Top EU court rejects EU-wide data retention law

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The EU's top court has declared "invalid" an EU law requiring telecoms firms to store citizens' communications data for up to two years.

The EU Data Retention Directive was adopted in 2006. The European Court of Justice says it violates two basic rights - respect for private life and protection of personal data.

The EU-wide ruling was prompted by Austrian and Irish complaints.

The 28-nation EU is currently drafting a new data protection law.

The ECJ ruling says the 2006 directive allows storage of data on a person's identity, the time of that person's communication, the place from which the communication took place and the frequency of that person's communications.

"By requiring the retention of those data and by allowing the competent national authorities to access those data, the directive interferes in a particularly serious manner with the fundamental rights to respect for private life and to the protection of personal data," the court in Luxembourg ruled.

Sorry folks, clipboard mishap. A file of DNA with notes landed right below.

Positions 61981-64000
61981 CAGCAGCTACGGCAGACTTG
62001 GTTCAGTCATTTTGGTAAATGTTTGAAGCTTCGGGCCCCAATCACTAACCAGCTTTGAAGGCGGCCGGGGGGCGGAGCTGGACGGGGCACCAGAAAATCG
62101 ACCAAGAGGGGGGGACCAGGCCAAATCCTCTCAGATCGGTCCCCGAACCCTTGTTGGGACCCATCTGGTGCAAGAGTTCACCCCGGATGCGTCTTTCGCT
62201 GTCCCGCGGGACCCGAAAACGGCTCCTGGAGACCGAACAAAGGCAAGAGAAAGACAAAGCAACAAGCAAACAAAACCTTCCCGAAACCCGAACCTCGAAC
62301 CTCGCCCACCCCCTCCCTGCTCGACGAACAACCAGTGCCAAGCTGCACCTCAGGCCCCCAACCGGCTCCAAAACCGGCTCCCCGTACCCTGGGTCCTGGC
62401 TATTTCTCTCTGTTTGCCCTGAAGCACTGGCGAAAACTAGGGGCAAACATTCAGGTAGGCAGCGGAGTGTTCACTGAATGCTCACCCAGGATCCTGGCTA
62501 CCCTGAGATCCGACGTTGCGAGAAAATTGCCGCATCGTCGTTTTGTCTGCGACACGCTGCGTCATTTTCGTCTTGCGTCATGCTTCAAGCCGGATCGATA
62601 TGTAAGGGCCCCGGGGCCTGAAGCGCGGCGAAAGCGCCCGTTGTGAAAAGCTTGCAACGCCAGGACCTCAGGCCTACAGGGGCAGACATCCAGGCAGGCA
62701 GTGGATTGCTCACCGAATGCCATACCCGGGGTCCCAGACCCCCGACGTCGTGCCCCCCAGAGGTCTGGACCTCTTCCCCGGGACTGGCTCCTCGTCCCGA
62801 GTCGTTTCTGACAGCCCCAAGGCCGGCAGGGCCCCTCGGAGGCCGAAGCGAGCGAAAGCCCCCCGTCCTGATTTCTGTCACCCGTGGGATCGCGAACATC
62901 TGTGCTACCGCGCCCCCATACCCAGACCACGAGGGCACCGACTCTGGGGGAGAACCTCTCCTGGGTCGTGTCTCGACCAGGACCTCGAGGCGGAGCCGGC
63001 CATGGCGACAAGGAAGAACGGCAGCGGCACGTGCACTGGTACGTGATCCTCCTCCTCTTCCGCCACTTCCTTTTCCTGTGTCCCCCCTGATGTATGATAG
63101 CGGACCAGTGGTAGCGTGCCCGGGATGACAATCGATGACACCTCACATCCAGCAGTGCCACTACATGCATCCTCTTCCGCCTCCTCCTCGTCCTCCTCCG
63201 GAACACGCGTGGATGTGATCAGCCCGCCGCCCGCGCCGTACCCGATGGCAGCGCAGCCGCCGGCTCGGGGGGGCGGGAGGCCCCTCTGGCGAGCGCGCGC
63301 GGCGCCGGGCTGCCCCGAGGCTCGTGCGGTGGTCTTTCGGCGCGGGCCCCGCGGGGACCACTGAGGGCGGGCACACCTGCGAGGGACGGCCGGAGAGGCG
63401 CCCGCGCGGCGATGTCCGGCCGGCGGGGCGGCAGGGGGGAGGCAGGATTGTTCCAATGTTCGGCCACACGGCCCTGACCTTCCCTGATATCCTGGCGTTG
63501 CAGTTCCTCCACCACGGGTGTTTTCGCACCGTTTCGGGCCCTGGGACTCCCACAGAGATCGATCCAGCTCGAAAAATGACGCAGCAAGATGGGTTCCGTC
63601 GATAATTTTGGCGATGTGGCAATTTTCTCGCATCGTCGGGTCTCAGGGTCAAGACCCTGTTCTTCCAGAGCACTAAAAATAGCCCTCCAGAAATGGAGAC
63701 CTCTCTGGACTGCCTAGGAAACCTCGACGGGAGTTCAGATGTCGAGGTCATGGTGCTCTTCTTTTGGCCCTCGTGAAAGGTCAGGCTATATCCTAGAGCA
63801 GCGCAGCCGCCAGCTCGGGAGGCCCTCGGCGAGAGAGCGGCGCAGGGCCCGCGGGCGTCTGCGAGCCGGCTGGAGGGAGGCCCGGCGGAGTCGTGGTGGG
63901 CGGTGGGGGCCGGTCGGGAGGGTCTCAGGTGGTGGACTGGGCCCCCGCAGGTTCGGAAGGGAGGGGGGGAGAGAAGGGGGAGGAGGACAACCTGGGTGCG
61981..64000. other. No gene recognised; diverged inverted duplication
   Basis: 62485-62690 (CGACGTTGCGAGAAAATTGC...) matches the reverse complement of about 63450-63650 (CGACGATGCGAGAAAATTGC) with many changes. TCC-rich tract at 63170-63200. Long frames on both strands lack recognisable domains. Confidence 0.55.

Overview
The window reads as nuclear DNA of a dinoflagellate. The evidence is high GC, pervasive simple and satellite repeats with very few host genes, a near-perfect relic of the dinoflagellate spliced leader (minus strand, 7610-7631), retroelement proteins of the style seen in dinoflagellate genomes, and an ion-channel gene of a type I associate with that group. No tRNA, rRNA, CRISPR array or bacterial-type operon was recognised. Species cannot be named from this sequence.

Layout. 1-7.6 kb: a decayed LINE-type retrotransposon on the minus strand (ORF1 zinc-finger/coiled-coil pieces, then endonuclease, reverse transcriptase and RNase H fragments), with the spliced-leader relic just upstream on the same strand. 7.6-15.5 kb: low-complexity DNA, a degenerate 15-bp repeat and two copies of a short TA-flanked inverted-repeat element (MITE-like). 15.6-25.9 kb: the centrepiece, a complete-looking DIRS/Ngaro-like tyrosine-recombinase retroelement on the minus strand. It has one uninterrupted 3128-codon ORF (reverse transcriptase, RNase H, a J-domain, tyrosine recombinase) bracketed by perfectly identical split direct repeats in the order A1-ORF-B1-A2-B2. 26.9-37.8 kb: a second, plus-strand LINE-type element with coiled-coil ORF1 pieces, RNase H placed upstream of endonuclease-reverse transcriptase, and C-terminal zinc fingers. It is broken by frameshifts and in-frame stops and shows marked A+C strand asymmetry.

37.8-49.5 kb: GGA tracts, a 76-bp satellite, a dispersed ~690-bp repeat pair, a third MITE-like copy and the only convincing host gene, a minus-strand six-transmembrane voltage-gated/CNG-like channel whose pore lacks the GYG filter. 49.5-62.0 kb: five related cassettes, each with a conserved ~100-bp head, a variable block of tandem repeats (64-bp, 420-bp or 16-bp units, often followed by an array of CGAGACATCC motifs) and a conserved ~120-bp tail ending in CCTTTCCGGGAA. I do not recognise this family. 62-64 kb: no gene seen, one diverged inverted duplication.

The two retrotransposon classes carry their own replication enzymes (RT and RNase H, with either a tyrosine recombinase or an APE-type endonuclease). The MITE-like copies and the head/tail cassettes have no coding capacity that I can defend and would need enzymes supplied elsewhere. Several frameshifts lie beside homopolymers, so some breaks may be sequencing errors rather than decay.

The UK government says it is carefully considering the implications of the ruling, the BBC's Chris Morris reports.

Austrian and Irish courts had asked the ECJ to decide whether the directive complied with the EU Charter of Fundamental Rights.

Privacy v security debate

The judges acknowledged that data retention was justified in the fight against serious crime and to safeguard public security. But they argued that the directive was disproportionate.

They also said use of the data without an individual's knowledge "is likely to generate in the persons concerned a feeling that their private lives are the subject of constant surveillance".

The directive does not provide sufficient safeguards against possible abuse of personal data, the judges said.

And there was insufficient clarity concerning the basis for holding data for a minimum of six months or the maximum of two years, they argued.

Responding to the ruling, a British government spokesman said the retention of communications data was absolutely fundamental to allowing law enforcement authorities to investigate crime and ensure national security.

"We cannot be in a position where service providers are unable to retain this data," the spokesman said.

The European Commission says it too is assessing the ruling. It said there had to be a proper balance between security and fundamental rights.

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